NEW YORK, March 23 (Reuters) - Fitch Ratings on Monday cut its ratings on MGM Mirage (MGM.N) to one step above default and warned a distressed debt exchange of the casino operator’s bonds “appears imminent or inevitable.”
Fitch cut MGM’s debt rating three notches to ‘C’, an extremely speculative grade, from “CCC”, and said it was unable to give an outlook because of the debt’s high level of risk.
MGM last week reported a fourth-quarter loss of $1.15 billion and said its banks had agreed to waive debt covenants through May 15. Earlier in March, it warned that auditors had substantial doubt about the company’s ability to continue as a going concern. For details, see [ID:nN17284539]
“Even if a coercive debt exchange is not part of a near-term restructuring, Fitch believes that MGM’s impaired credit profile and medium-term financial challenges make default of some kind appear inevitable,” Fitch said in a statement.
In a coercive, or distressed, debt exchange, bondholders are typically asked to swap existing debt for new debt or equity at less than the bonds’ par value. Rating agencies count this as a default.
MGM is exploring alternatives including asset sales to improve its liquidity.
Fitch said Penn National Gaming Inc (PENN.O), Boyd Gaming Corp (BYD.N) and Crown Ltd (CWN.AX) may be likely buyers of MGM assets in the near-term, though it may be a challenge for the companies to agree on prices.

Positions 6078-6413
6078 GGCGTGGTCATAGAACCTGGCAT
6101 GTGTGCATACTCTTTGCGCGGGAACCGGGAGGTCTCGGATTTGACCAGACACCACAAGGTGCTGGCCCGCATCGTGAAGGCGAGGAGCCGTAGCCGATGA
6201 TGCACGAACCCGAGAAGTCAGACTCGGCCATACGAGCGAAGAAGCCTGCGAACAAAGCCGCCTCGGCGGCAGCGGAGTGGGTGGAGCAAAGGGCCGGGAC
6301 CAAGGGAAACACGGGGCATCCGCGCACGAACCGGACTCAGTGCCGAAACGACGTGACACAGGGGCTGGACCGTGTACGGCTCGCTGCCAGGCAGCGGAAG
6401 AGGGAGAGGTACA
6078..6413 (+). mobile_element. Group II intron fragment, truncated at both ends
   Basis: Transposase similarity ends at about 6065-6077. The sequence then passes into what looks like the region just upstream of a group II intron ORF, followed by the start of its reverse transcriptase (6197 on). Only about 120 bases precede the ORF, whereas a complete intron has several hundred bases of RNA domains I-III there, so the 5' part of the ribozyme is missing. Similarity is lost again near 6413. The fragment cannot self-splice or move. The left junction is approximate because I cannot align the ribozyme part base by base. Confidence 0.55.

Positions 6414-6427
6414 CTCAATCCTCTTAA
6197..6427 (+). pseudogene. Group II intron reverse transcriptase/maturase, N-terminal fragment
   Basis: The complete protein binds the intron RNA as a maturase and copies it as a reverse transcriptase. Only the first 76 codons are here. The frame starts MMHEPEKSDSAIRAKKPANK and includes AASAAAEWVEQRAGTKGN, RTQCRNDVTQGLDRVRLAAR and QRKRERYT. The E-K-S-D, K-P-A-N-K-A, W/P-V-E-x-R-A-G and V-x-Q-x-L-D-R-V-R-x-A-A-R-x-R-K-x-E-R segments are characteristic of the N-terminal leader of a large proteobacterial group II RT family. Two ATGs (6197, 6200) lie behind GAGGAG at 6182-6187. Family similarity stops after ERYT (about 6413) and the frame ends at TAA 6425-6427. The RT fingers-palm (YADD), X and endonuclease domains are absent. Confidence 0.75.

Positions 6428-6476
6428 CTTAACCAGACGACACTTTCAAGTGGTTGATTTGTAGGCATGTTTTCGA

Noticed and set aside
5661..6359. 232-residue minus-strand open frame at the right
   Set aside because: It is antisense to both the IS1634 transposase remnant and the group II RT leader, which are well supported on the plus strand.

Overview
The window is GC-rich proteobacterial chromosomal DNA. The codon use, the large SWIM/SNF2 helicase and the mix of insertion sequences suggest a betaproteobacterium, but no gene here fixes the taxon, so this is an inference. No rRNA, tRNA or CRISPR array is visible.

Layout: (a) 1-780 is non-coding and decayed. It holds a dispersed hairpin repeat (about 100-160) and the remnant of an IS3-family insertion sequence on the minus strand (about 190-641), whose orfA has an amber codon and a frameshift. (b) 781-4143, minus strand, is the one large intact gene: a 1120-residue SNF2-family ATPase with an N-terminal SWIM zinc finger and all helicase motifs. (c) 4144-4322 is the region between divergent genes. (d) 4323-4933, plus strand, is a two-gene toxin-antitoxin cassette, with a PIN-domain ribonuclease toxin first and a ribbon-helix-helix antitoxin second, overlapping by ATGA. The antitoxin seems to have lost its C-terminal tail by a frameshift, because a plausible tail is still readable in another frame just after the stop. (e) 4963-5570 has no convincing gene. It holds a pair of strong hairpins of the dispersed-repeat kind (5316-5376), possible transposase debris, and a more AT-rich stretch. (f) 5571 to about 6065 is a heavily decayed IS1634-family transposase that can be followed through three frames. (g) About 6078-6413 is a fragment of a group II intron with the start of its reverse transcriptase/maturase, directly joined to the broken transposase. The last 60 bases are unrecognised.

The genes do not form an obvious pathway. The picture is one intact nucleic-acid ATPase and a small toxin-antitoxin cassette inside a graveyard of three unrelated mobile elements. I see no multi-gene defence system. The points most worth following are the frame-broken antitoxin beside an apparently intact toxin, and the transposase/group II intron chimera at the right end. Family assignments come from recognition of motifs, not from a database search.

“Selling an asset at a low multiple may enhance liquidity to the detriment of the longer-term credit profile, which is strained even if the company can get past the near-term liquidity squeeze,” Fitch said.
Raising new debt or equity would be challenging for MGM unless Kirk Kerkorian, the casino operator’s majority shareholder, also “contributes a significant amount of additional capital alongside investors,” Fitch said.
“In order to maintain the equity optionality, Fitch believes Kerkorian has strong incentive to exhaust all options before a potential bankruptcy filing,” the rating agency said. “While that incentive supports the possibility of an equity infusion, it also provides strong support for attempting a coercive debt exchange, which would also be a positive outcome from the banks’ perspective.”
MGM’s bondholders may be unlikely to participate in a coercive exchange, however, as they may recover more from the debt if MGM filed for bankruptcy protection, unless MGM pledges collateral against its bank loans, which would subordinate its bondholders, Fitch added.
“A coercive debt exchange may be difficult to execute because Fitch believes that unsecured bondholders have solid recovery prospects under the current capital structure,” it said. “However, unsecured debt recovery would be affected by MGM providing collateral to lenders as part of the restructuring, which is a likely scenario in Fitch’s view.” (Reporting by Karen Brettell; Editing by Chizu Nomiyama)